Kim’s misadventures make teenagers that have ended up in their hometown police blotters look like cherubim.  In just 24 hours, innocent Kim rescues a young girl from her abusive father, discovers the girl’s dead mother, gets in multiple car accidents – one that results in her boyfriend losing his leg, pulls a gun on four different people- killing one at her Dad’s urging, endures a siege as a hostage, escapes from police custody, witnesses a nuclear explosion, and is trapped inside a bomb shelter with a reclusive survivalist.  Tough day at school, hon? Throughout this entire period, Kim keeps interrupting her father on his cell phone as he is trying to save Los Angeles and/or the President of the US, David Palmer, whining “Dad, just come get me.” Kids just don’t change – they still see themselves as more important than the future of the free world.

Jack does not eat.  He does not go to the bathroom. Jack does not sleep.  He is the ultimate warrior.  He makes the tough decisions and employs brutal methods that waffling bureaucrats cannot make in the face of danger. While interrogating a smug bad guy who displays indignant bravado given the government’s weak knee decision to grant him immunity, Bauer simply shoots the creep and asks his colleagues for a hacksaw so he can cut off the snitch’s head off and use the prize to insinuate his way in with some domestic terrorists.  As we watched “the head in a bowling bag” scene, we heard a noise behind us and to our dismay, realized our ten-year-old son had been spying on the episode from the doorway.  As my wife ushered him out of the room to bed, I could hear her talking to him as they went up stairs.  “ Honey, you know that cutting people’s heads off is not very nice, right?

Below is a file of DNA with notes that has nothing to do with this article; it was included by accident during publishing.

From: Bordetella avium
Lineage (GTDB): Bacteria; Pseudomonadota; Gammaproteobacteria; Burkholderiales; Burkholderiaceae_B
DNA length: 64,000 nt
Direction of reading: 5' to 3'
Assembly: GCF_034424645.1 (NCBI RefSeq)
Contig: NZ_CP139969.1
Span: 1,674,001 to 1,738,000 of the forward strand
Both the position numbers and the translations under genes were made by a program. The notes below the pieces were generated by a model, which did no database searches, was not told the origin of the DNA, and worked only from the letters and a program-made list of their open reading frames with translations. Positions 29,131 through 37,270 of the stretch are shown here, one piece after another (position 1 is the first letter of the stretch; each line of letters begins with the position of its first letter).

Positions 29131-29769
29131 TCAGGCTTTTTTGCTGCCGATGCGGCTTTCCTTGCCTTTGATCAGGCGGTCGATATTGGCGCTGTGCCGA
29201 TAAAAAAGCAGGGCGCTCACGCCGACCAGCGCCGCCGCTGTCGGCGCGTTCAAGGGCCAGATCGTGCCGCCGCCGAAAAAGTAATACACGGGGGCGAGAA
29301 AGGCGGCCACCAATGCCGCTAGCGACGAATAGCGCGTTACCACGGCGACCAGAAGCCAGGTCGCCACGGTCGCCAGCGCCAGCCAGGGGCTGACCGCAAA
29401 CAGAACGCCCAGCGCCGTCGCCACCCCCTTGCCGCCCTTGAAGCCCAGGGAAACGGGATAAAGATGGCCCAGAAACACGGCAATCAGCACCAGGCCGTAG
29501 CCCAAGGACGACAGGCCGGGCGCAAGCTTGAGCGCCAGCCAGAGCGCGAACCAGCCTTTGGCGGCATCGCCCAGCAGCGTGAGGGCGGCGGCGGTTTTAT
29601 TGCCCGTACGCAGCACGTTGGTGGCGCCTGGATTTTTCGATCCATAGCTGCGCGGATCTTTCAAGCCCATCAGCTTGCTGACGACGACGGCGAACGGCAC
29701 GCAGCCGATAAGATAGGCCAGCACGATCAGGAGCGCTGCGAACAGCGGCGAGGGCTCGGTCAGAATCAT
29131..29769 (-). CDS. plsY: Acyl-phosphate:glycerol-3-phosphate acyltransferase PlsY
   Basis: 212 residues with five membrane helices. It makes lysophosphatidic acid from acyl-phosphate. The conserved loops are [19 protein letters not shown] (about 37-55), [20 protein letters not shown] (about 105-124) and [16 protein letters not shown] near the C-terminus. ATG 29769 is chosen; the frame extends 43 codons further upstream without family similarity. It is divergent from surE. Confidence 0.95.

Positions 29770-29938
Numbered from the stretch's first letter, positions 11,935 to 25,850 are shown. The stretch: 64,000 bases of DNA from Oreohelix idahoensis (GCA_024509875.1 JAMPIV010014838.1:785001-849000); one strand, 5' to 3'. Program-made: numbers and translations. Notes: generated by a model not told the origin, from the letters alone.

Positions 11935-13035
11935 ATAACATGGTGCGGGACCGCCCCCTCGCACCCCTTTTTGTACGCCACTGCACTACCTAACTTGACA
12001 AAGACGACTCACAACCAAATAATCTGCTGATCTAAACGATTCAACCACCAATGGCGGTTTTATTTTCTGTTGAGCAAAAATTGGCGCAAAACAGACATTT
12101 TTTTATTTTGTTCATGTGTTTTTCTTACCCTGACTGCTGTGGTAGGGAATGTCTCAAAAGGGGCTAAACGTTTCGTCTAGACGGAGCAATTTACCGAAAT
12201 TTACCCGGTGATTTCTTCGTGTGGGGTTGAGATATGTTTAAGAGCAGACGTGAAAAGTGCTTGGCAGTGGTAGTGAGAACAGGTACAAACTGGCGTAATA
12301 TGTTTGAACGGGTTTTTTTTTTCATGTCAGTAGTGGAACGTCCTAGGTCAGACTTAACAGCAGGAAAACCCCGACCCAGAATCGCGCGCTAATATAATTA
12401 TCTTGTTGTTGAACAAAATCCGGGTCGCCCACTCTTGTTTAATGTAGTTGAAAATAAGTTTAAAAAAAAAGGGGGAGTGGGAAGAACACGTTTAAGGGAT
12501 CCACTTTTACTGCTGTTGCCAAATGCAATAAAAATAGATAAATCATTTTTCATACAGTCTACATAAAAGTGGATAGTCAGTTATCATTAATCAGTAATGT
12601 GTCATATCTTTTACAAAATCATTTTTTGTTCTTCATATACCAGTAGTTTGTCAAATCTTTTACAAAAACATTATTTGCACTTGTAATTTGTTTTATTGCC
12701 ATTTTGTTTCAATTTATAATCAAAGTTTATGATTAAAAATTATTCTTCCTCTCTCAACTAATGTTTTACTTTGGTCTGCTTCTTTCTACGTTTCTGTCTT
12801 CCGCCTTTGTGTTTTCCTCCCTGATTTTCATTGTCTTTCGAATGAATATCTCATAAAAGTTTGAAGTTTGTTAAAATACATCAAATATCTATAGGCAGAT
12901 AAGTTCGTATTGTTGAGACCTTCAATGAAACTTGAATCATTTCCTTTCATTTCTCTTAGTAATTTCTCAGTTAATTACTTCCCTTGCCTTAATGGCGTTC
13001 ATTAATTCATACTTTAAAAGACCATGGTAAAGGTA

Each hour is a heart pounding shot of epinephrine with soap opera lack of resolution that leaves a viewer aching and feverish for more.  My wife calls the library at 1am to extend our rental.  “Hi, we rented DVDs for “24” for Season 2. Can we recheck them for another two days? I assume you are not there right now but I wanted to call anyway.” ‘I assume you are not there?’, I say mocking her.   Most librarians are not fiddling with their Dewey decimals at 1am; And yes, sweetheart, please get “24 -Season Three” tomorrow.  If I am lucky, I may get sick from no sleep.  We can stay home and put a blanket over the windows like trailer park crack addicts and do “24 in 24.”  We can parcel the kids out to neighbors and send out for pizza.  We can be Sid and Nancy.